The BSG Problem

Well, it’s taken me six years, but I think I’ve finally decided why the reboot of Battlestar Galactica was perhaps the worst thing to happen to sci-fi.

It’s a show that started out with so much promise – a tight storyline, endearing characters, a fresh, new take on an old, dead horse of a story, some exciting twists and turns. That first season was just so wonderful, so gripping. It ends with one of my top ten favorite cliffhangers. Even writing about it wants to make me want to blow the weekend with a marathon.

The second season managed to keep some of that crucial momentum going. We were all invested, so we were fine with a longer season and a few abysmal episodes like the infamous “Black Market.” Season two continued to challenge the status quo of the original series by reimagining Commander Cain (and carrying through with the original’s implied evildoing). We got a Cylon POV episode that was hyped beyond belief and turned out to be weird and off-putting. We ended with another mind-blowing cliffhanger.

The third season started powerful and strong and ended up a confusing mess. Marked by high points and low points, it was a rocky season, but it’s notable as the season that sort of put the show on trial. Lee Adama’s courtroom speech gave us a sense, after the critics and the fans were starting to wonder if the show had fallen off the rails, that there was a larger purpose to everything. That we should hold on and have faith in the bigger picture. This was enforced with a between-seasons movie that flashed back to Commander Cain’s origin story.

Then came the final season, and everything went wrong, wrong, wrong. The show dramatically fell apart in a way that I still find confounding. The whole thing felt like the writing equivalent of throwing spaghetti at the wall. It took a (wholly unwatchable) wrap-up movie to sort of explain what the fuck was happening, though that movie turned out to be almost an act of defiance against the cold and angry reception of the finale in the hearts of so many betrayed fans. What began with great promise ended with great disappointment and even added insult to that injury.

But why? Yes, I know it happens all the time in TV land, but Battlestar Galactica has held a special place in my heart since I was five years old, and I wanted to know why the reboot ruined it. I know the original got fucked up because it cost too much, but that’s a mundane reason for the demise of a TV show. That makes sense. The reboot had room to breathe and, instead, it held its breath until it died.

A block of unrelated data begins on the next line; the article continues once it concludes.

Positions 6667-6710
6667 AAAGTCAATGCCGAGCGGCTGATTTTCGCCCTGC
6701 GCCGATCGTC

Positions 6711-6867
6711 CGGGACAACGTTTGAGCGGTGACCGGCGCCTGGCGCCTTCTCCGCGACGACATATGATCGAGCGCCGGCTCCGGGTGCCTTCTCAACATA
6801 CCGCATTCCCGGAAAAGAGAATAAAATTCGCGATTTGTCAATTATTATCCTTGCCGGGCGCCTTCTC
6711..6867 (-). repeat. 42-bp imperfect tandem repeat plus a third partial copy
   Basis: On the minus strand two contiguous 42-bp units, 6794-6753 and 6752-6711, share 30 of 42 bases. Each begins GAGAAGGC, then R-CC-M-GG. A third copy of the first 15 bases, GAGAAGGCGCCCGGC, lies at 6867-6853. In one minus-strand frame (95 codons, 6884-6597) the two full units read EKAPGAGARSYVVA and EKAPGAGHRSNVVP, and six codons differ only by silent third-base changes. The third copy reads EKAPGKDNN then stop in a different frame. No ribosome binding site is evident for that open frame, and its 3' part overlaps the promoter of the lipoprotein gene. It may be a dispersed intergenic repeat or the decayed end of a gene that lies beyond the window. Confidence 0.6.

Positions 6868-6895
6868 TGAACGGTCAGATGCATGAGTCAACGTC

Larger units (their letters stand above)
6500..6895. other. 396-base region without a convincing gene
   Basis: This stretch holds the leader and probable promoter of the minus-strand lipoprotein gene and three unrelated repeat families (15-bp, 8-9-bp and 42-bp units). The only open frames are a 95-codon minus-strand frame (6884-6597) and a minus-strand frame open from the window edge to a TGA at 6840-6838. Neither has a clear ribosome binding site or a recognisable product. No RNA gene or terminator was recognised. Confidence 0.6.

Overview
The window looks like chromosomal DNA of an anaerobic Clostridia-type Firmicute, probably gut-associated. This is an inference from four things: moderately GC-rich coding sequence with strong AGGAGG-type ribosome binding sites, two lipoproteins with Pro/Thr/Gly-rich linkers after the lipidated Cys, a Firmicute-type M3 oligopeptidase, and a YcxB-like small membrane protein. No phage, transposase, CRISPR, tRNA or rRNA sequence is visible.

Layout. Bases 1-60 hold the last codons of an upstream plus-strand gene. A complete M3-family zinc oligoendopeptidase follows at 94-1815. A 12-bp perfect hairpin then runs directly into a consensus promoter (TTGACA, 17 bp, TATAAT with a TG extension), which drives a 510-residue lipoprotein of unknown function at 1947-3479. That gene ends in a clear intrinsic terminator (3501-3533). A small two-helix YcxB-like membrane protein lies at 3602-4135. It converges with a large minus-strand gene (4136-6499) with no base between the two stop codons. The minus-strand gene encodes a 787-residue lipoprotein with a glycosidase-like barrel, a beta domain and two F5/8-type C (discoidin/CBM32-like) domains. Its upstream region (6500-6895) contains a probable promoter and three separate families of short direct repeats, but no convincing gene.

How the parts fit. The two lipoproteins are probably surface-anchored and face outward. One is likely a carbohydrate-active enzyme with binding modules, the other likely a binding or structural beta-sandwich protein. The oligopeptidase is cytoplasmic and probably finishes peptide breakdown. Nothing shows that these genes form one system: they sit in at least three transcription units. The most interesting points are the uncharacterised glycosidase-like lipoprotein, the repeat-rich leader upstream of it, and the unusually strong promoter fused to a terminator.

My six years of thinking vaguely about this as I stared into the sun has led me to conclude that there were three key problems that led the reboot down the wrong path and crippled the writers’ room.

1) Baltar had no motivations

In the original, Count Baltar is basically Grima Wormtongue from The Lord of the Rings. An advisor to the President of the Colonies who is secretly working for Mankind’s greatest enemy, the Cylons. Baltar convinces the President to gather the entire Colonial military far from their bases on the pretense that the Cylons, through Baltar, have sued for peace. After a 1000 year war with the deadly machines, this peace offer is suspect, but everyone’s pretty tired of generations of combat and the wholesale slaughter of all non-machine lifeforms (yes, there were multiple alien races in the original, but all had long been exterminated by the time the story starts, including the lizard-like creators of the Cylons).

The trap springs and the fleet of battlestars are destroyed, except for the Galactica. Meanwhile, the Twelve Colonies are invaded and Mankind is all but destroyed, except for a small fleet of 220 rag-tag ships that hurry to the Galactica and set out on their perilous quest for far-away Earth.

Baltar is then charged to hunt down the Galactica and her fleet and deliver the final, fatal blow that will destroy the human race once and for all.

Baltar’s only hint of motivation is that he wanted to be king of Caprica, the most prosperous of the Twelve Colonies. Apparently having been promised this by the Imperious Leader of the Cylons, he doesn’t seem too bothered by the fact that Caprica is destroyed. In fact, there’s a long scene where he stands on a mountaintop and gleefully gloats as Caprica City burns in the valley beneath him. He even churlishly reminds his Cylon guards of their duty – ‘to destroy the lifeform known as Man’ – when the guards tell him that they’ve shown mercy to human prisoners. Yes, that’s right, the murderous robot Cylons are being kind to prisoners and Baltar calls them on it and threatens them.